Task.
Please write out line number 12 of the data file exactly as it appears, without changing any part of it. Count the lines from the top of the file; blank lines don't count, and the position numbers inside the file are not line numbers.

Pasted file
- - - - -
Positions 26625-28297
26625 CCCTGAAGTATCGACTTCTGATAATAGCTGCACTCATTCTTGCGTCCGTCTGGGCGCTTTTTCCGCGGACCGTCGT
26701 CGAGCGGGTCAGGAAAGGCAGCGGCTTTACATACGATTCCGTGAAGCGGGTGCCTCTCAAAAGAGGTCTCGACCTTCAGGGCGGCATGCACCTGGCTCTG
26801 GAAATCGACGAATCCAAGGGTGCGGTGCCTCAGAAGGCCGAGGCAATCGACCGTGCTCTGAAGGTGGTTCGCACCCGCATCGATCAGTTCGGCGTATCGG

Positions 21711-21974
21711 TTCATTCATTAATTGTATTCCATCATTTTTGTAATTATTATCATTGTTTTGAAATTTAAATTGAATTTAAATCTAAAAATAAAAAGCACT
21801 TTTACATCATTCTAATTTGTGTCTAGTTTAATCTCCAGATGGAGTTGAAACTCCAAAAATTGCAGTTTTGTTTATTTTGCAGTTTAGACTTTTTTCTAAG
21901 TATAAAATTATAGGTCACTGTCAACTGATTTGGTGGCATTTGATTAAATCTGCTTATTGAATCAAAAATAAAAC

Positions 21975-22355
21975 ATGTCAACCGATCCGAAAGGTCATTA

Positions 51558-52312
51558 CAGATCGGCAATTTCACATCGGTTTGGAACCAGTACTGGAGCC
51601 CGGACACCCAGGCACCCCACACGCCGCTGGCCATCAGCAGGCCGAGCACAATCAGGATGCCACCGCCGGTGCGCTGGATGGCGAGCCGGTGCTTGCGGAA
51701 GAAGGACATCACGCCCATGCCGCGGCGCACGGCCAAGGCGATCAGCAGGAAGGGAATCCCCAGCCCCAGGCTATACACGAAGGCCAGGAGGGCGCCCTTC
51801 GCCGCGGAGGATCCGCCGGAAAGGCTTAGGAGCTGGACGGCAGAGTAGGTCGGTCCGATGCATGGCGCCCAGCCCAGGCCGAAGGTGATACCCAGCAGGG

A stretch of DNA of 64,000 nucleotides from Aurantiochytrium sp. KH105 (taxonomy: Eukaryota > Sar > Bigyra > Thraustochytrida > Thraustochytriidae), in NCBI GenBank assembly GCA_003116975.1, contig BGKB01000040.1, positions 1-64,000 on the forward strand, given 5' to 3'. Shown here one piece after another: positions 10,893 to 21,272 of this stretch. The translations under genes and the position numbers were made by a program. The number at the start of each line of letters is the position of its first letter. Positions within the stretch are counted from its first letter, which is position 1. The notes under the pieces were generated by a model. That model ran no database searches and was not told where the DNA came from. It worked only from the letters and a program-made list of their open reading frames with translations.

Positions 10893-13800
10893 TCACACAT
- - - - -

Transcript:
51558 CAGATCGGCAATTTCACATCGGTTTGGAACCAGTACTGGAGCC